Deadspin's A.J. Daulerio playing a different game

Deadspin's A.J. Daulerio is taking a crow bar to journalism's traditional rules. The Bucks County native has become hated.
Deadspin's A.J. Daulerio is taking a crow bar to journalism's traditional rules. The Bucks County native has become hated.
Posted: February 14, 2011

A.J. Daulerio is either an iconoclast or a gutter dog with no code. Depends on your perspective.

If you don't dig Daulerio or what he does as the editor of Deadspin, that's fine. He understands. He gets it. He just doesn't care. That probably makes some of you mad - or madder. He gets that, too.

"I'm easy to loathe," Daulerio admitted. (Deadspin recently compiled its "top 10 bad guys in sports"; Daulerio was No. 1 on the list.) "A lot of what we do and what we've become notorious for are stories that break the conventional rules of journalism. . . . Most times, we're trying to tell the truth and not sugarcoat it. Sometimes, that's really unpleasant and unsavory."

Because of that, it seems everyone has a take on Daulerio and Deadspin these days. He's everywhere now, appearing in New York magazine; GQ; or showing up, as he put it, "half drunk" on the Today show thanks to a booze-heavy, preinterview brunch. On Tuesday night, HBO's Real Sports with Bryant Gumbel will run a story about Deadspin. Predictably, it will feature a healthy dose of Daulerio.

Since taking over Deadspin in July 2008, Daulerio - who grew up in Churchville, went to La Salle University, and worked at Philadelphia magazine - has grown the website considerably. When he became editor, Deadspin averaged about 700,000 readers per month. It now gets well over 2 million.

"I'm not denying that he's good at what he does," said Mike Sielski, a Wall Street Journal reporter who went to college with Daulerio. "But there are ethical debates and ramifications that follow what he does."

Will Leitch - Daulerio's predecessor, who left for a gig at New York magazine - wasn't comfortable running certain material. Daulerio has fewer reservations.

"I think I knew what I was best at, and some of the stuff Leitch sort of shied away from, I embraced," Daulerio said.

His approach, which sometimes involves paying for seedy information and trampling on other long-established journalism tenets, has yielded big stories and bigger controversies. There was the post about former ESPN analyst Sean Salisbury and the "practical joke" he allegedly played on coworkers that involved pictures of his manhood. There was the link to a different blog that had the Erin Andrews naked hotel video. There was the recent story about an alleged dalliance between Jets quarterback Mark Sanchez and a 17-year-old girl. And, perhaps most infamously, there were the lewd and revealing cell-phone photos that Brett Favre allegedly sent to a former Jets employee, Jenn Sterger. Deadspin paid a source $12,000 for those.

Deadspin's reporting on the Favre scandal led to an NFL investigation, after which Favre was fined $50,000. Still, it's possible Daulerio took more heat over the photos than Favre. Readers and journalists questioned his methods and criticized Daulerio for burning Sterger - which, by his own admission, he did.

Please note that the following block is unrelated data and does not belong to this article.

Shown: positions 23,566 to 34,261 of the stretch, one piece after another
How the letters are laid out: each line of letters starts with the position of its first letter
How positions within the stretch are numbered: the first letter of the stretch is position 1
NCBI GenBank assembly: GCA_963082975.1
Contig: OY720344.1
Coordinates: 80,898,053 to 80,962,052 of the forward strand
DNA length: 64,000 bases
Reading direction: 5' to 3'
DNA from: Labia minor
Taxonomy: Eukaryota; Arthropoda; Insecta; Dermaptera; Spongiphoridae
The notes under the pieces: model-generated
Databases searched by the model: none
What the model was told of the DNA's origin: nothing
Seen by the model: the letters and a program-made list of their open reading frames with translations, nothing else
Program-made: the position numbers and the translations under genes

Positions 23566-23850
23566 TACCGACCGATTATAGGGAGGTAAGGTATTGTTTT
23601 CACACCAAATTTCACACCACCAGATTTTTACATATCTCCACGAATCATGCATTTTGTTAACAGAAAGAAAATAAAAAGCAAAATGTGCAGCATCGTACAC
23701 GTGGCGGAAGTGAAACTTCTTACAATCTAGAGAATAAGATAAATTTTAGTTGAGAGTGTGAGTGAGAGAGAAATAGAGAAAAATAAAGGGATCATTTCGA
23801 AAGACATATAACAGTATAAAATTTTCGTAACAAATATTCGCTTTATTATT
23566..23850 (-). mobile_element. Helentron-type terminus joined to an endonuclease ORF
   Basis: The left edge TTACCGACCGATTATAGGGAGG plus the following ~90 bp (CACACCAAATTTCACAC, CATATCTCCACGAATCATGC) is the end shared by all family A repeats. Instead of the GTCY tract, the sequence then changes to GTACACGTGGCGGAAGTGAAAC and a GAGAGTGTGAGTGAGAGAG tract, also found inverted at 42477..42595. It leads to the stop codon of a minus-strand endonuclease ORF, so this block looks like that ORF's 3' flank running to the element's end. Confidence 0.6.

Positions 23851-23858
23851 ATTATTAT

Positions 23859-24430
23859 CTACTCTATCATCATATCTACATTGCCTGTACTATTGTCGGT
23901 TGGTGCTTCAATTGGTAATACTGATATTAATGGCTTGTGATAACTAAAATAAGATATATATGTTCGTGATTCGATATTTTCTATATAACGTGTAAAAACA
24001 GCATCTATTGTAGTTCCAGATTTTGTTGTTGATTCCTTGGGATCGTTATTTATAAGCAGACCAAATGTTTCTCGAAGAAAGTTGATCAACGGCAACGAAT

"I'm transparent in what I do, but it's stuff that people haven't, in the past, been proud of," Daulerio said. "I like to not hide behind things. I like to show how things get put together, and people don't like that.

"It's become so commonplace to criticize what we do and focus on the ethics, when the reality is, I work for Nick Denton [the founder of Deadspin's parent company, Gawker], who doesn't adhere to those rules. If I worked somewhere else, would I do that? Probably not. But people want me to adhere to the rules at their job instead of what I'm asked to do here."

He has a point. (Disclosure time: We're friends, though he sometimes refers to me in print as "The Mexican" despite knowing that I'm half Cuban.) I've had lots of conversations with other writers about Daulerio; they almost always harp on his ethics. The complaints can sometimes feel like lame schoolyard whining about the mean kid who won't play nice. Except that isn't it. That misses the point.

Daulerio and Deadspin don't follow traditional rules because they're engaged in a different game, something more aggressive and raw and unrepentant. I think that scares some journalists. When you distill the knee-jerk disapproval and evaporate the phony outrage, what's left is fear. In a way, Daulerio is the mainstream media's bogeyman, a daily and frightening reminder that the old ways are slowly fading - if they aren't already obsolete.

"What used to be a shout is now a whisper," said Daily News editor Larry Platt, who was Daulerio's boss at Philly mag. "A.J. is proving that to have an impact, you have to [have] a full-throated scream. . . . I can't stress enough how proud I am of him. He has [guts]. Too many journalists are afraid. If every journalist in America had his chutzpah, we wouldn't have gotten into the Iraq war."

That's a gross overstatement, but you get the idea. Even if Daulerio's critics are right about him being nothing but a glorified smut peddler - he's smarter and more talented than that, but let's pretend they're onto something - he is, at the least, unique in his ability to stomach the job.

"There are weird moments of ickiness on certain stories," he said. "It passes."


Contact columnist John Gonzalez at 215-854-2813 or gonzalez@phillynews.com.

Follow him on Twitter: @gonzophilly.

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